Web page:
• Regional leads on diversity should provide standardised training for staff working with older
people in prison or resource local organisations with relevant expertise to do this.
• DOMS should work with strategic health authorities and primary care trusts in their area to
improve age specific health provision and build working links with social services.
• Adult social services should work in prisons systematically to assist with social care
assessments, provide social care and daily living aids and support with resettlement.
• Regional partnerships models for work between voluntary sector organisations and prisons
and probation services should be explored.
Recommendations for National Offender Management Service
• The Assisted Prison Visits Unit should reinstate the policy of reimbursing visitors for taxi fares
if they have mobility or disability difficulties.
• Compassionate early release regulations should be reviewed so that people diagnosed with
up to a year to live can apply for early release.
• Standardised training is essential for staff doing work with older people in prison. If the prison
service is unable to provide this, another organisation should be resourced to do this.
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Recommendations for Ministry of Justice and other government departments
• The Ministry of Justice, Department of Health and the Department of Work and Pensions
need a joint strategy to meet the needs of older offenders in the criminal justice system.
• The Ministry of Justice must ensure that prisons fully comply with the Disability
Discrimination Act and other relevant equalities legislation.
• The Ministry of Justice and the Department of Health should ensure that vulnerable older
people, for example those suffering from a chronic illness or dementia, are accommodated in
an appropriate setting.
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References
Department of Health (2001) National Service Framework for older people London: Stationery
Office
Department of Health (2007) A pathway to care for older offenders: a toolkit for good practice
HM Inspectorate of Prisons (2009) Disabled prisoners: A short thematic review on the care and
support of prisoners with a disability, London: HM Inspectorate of Prisons
HM Inspectorate of Prisons (2004) ‘No problems – old and quiet’: older prisoners in England and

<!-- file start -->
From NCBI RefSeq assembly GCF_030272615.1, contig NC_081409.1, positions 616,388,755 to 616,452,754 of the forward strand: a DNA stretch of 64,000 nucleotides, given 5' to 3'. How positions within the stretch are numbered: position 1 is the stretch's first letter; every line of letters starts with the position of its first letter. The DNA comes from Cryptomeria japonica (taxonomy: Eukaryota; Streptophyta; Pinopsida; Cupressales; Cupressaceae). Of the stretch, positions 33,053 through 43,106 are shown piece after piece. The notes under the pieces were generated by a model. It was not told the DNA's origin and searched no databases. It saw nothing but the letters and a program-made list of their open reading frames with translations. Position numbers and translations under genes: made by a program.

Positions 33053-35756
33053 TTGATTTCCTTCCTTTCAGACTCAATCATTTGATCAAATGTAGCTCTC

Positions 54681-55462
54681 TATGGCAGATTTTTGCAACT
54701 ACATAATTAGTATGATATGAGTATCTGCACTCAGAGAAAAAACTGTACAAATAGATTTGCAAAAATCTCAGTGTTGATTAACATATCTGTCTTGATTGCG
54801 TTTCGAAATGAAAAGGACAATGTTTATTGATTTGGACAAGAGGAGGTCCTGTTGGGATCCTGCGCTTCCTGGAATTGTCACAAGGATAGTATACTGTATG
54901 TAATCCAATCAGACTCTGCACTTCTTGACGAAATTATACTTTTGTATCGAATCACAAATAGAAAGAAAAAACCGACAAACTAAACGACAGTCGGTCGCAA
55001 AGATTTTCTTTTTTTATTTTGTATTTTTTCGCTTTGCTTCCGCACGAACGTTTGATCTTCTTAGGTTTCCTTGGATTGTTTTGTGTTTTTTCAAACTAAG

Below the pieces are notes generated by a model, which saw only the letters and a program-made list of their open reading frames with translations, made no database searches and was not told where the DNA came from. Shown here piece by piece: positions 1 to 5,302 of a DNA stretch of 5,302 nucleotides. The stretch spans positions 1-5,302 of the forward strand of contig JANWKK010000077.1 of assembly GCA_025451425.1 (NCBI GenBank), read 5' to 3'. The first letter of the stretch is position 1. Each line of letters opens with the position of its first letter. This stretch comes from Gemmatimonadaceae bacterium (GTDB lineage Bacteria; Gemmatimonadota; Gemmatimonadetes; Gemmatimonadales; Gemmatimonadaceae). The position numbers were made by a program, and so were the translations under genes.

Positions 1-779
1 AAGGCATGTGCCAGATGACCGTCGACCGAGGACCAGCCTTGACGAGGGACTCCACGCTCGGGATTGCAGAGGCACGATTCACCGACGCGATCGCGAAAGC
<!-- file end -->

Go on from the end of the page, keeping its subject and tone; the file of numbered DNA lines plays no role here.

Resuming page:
Wales A thematic review by HMP Chief Inspector of Prisons, London HM Inspectorate of Prisons
HM Inspectorate of Prisons (2008) Older Prisoners in England and Wales, a thematic review by HM
Chief Inspector of Prisons, London: HM Inspectorate of Prisons
Howse, Ken (2003) Growing Old in Prison: a scoping study on older prisoners, London Centre for
Policy and Ageing and Prison Reform Trust
Nacro/Department of Health (2009) Working with older prisoners resource pack London Nacro
Prison Reform Trust (2008) Doing Time: the experiences and needs of older people in prison
London: Prison Reform Trust
Prison Reform Trust (2010) Bromley Briefings Prison Factfile London: Prison Reform Trust
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Appendix 1
This report was based on a survey of 92 prisons and additional prison visits.
Prison staff were asked to make an assessment of their services for older people. Out of 92 surveys
received, one prison did not answer this question.
The rating ranged from 1, where older people fully participated in all areas of prison life to 5,
demonstrating a prison where there were few activities for older people and little participation. The
prison staff surveyed identified the quality of their services for older people like this:
Prison own rating
Numbers of prisons (out of 91)
1
6
2
25
3
37
4
19
5
4
91
Respondents were also asked whether their prison was compliant with the requirements of the
Disability Discrimination Act. A rating of 1 indicated a prison that is considered by staff to be fully